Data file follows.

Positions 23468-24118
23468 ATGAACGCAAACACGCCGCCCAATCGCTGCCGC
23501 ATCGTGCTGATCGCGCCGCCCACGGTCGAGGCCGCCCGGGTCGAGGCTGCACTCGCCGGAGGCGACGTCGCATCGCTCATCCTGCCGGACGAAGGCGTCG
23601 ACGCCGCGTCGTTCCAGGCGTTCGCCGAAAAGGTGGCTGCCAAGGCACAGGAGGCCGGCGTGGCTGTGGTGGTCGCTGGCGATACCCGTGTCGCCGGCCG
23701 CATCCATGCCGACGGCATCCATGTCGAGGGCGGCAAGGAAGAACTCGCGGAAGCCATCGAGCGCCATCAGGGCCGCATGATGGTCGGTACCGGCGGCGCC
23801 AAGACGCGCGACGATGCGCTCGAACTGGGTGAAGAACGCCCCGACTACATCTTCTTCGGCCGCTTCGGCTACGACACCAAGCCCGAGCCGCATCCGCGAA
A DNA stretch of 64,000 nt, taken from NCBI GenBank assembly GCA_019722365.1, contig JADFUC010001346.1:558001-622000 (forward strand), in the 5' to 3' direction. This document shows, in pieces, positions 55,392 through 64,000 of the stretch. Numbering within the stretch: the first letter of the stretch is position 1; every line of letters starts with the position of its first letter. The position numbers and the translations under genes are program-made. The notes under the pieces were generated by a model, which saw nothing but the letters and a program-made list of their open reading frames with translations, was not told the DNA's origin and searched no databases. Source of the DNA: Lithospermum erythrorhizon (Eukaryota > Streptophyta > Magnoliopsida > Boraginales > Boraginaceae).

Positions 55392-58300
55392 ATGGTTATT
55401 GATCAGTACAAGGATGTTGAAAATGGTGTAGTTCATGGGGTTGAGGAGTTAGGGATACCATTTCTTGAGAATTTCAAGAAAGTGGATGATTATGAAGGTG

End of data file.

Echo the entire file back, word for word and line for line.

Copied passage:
Positions 23468-24118
23468 ATGAACGCAAACACGCCGCCCAATCGCTGCCGC
23501 ATCGTGCTGATCGCGCCGCCCACGGTCGAGGCCGCCCGGGTCGAGGCTGCACTCGCCGGAGGCGACGTCGCATCGCTCATCCTGCCGGACGAAGGCGTCG
23601 ACGCCGCGTCGTTCCAGGCGTTCGCCGAAAAGGTGGCTGCCAAGGCACAGGAGGCCGGCGTGGCTGTGGTGGTCGCTGGCGATACCCGTGTCGCCGGCCG
23701 CATCCATGCCGACGGCATCCATGTCGAGGGCGGCAAGGAAGAACTCGCGGAAGCCATCGAGCGCCATCAGGGCCGCATGATGGTCGGTACCGGCGGCGCC
23801 AAGACGCGCGACGATGCGCTCGAACTGGGTGAAGAACGCCCCGACTACATCTTCTTCGGCCGCTTCGGCTACGACACCAAGCCCGAGCCGCATCCGCGAA
A DNA stretch of 64,000 nt, taken from NCBI GenBank assembly GCA_019722365.1, contig JADFUC010001346.1:558001-622000 (forward strand), in the 5' to 3' direction. This document shows, in pieces, positions 55,392 through 64,000 of the stretch. Numbering within the stretch: the first letter of the stretch is position 1; every line of letters starts with the position of its first letter. The position numbers and the translations under genes are program-made. The notes under the pieces were generated by a model, which saw nothing but the letters and a program-made list of their open reading frames with translations, was not told the DNA's origin and searched no databases. Source of the DNA: Lithospermum erythrorhizon (Eukaryota > Streptophyta > Magnoliopsida > Boraginales > Boraginaceae).

Positions 55392-58300
55392 ATGGTTATT
55401 GATCAGTACAAGGATGTTGAAAATGGTGTAGTTCATGGGGTTGAGGAGTTAGGGATACCATTTCTTGAGAATTTCAAGAAAGTGGATGATTATGAAGGTG